Housing chiefs are poised to introduce stiff new measures to tackle anti-social behaviour in Blackpool’s holiday heartland triggered by the spread of cheap bedsit-style accommodation.
The council’s executive is being asked to approve an additional licensing scheme for houses in multiple occupation (HMOs) in the town centre in order to force landlords to control unruly tenants.
One property in Vance Road became such a magnet for crime last year that police visited it 39 times in six months.
If approved, the Central additional licensing scheme would apply to around 700 Houses in Multiple Occupation (HMOs) in a designated area between Blackpool Football Club at the south end, through the central Gateway area bordered by Seasiders Way and Central Drive, encompassing the town centre all the way to Talbot Road at the north end. The area will stretch inland as far as Devonshire Road.
These are smaller HMOS, typically two storeys high and housing three or more people living in two or more separate households, and which are not covered by national licensing schemes.
Coun Gillian Campbell, deputy leader of Blackpool Council, said: “While this will serve as a stark warning to rogue landlords that they need to clean up their act, we hope this will be a positive move for responsible landlords, as cleaning up the local area should improve the attractiveness of their property and help them find better tenants.”
More than two thirds of residents backed the introduction of the scheme, citing drug dealing, rubbish dumping, nuisance neighbours and neglected properties among the problems blighting the area.
A council report says: “There is strong evidence that many landlords are willing to house tenants without references or who are known to have a history of causing problems in previous accommodation. Many properties offer such a poor quality of accommodation that it is only attractive to people who have no other choices and are willing to accept anything.”
Hoteliers have been battling for years for something to be done about the properties which have spread as more and more defunct hotels and guesthouses have been converted to bedsits.
A fifth of residential properties in central Blackpool (Brunswick, Talbot and Bloomfield wards) are HMOs compared to a national average of two per cent.
Figures show the area also has high levels of arson and anti-social behaviour with 2,128 reports of anti-social behaviour between April 2014 and March 2015 - with around half of calls coming from incidents at private rented accommodation.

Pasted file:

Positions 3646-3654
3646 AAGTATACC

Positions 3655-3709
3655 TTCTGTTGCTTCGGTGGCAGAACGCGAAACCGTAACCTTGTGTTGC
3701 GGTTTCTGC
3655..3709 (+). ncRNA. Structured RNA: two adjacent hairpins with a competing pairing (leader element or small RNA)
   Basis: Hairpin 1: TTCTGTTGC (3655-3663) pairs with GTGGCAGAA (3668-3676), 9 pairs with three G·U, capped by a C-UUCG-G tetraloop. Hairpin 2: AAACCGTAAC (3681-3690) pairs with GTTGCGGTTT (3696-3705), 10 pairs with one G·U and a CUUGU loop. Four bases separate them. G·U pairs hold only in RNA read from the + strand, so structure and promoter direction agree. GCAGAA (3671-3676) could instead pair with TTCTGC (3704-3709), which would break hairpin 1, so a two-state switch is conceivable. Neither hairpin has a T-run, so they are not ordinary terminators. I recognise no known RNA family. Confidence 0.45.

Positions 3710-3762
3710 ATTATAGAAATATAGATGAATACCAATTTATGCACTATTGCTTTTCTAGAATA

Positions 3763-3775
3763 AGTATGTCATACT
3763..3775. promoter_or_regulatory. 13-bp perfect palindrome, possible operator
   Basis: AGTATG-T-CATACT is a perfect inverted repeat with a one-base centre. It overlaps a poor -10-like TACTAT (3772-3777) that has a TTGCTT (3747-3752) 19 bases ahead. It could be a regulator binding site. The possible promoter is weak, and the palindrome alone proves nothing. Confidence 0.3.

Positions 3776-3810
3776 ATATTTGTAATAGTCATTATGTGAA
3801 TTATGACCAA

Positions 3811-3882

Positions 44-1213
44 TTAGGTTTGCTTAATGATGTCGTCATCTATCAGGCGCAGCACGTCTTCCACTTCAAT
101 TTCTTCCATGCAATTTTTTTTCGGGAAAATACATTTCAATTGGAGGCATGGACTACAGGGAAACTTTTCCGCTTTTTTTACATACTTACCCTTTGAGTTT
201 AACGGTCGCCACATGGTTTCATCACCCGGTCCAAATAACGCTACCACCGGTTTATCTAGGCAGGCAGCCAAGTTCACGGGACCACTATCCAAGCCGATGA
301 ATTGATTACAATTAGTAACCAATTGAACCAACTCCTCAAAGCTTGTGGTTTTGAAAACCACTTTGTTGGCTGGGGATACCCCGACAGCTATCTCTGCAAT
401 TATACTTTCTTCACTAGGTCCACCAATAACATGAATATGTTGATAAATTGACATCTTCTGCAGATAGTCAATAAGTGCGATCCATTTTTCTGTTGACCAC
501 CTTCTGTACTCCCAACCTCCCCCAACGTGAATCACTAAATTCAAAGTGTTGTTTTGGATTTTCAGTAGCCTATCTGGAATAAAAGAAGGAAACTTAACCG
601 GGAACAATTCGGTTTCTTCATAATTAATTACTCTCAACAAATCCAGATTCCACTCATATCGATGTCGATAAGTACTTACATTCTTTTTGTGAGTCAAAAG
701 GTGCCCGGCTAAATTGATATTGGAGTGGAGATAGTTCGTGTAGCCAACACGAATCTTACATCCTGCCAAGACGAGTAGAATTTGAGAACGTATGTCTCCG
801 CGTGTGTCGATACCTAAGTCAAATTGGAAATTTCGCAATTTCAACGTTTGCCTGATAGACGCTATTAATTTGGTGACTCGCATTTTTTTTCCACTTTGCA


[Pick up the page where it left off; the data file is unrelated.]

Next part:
The additional licensing scheme will mean landlords must comply with rules laid down by the council including maintaining their properties to a safe standard as well as a duty to tackle anti-social behaviour.
Fees for the licences, which will last five years, will range from £670 to £940.
Failing to apply for a licence could lead to prosecution and a fine of up to £20,000, while landlords would face fines of £5,000 for each breach of a licence.
The Central additional licensing scheme would add to the current selective licensing scheme in South Beach area of the town and selective and additional licensing in the Claremont area.
Coun Campbell added: “Our current two selective and additional licensing schemes in South Beach and Claremont have been applauded across the country for their work in clamping down on rogue landlords and improving living conditions for Blackpool residents.
“The scheme has reduced the amount of anti-social behaviour in South Beach by 17 per cent and is starting to have an effect in Claremont too. That is beginning to have a positive effect on our communities and I’m very pleased with how it is working. Not only do the schemes make the area more habitable for tenants but they also cut down on anti-social behaviour and in turn improve the area for neighbours.”
Linda Thompson, of The Canda Hotel on Vance Road, said: “We have had problems with anti-social behaviour in this area.
“The council has made us a lot of promises but anything is better than nothing.”
The council consulted more than 7,000 local residents and landlords about the scheme, with 80 per cent of residents saying landlords should be responsible for dealing with problem tenants.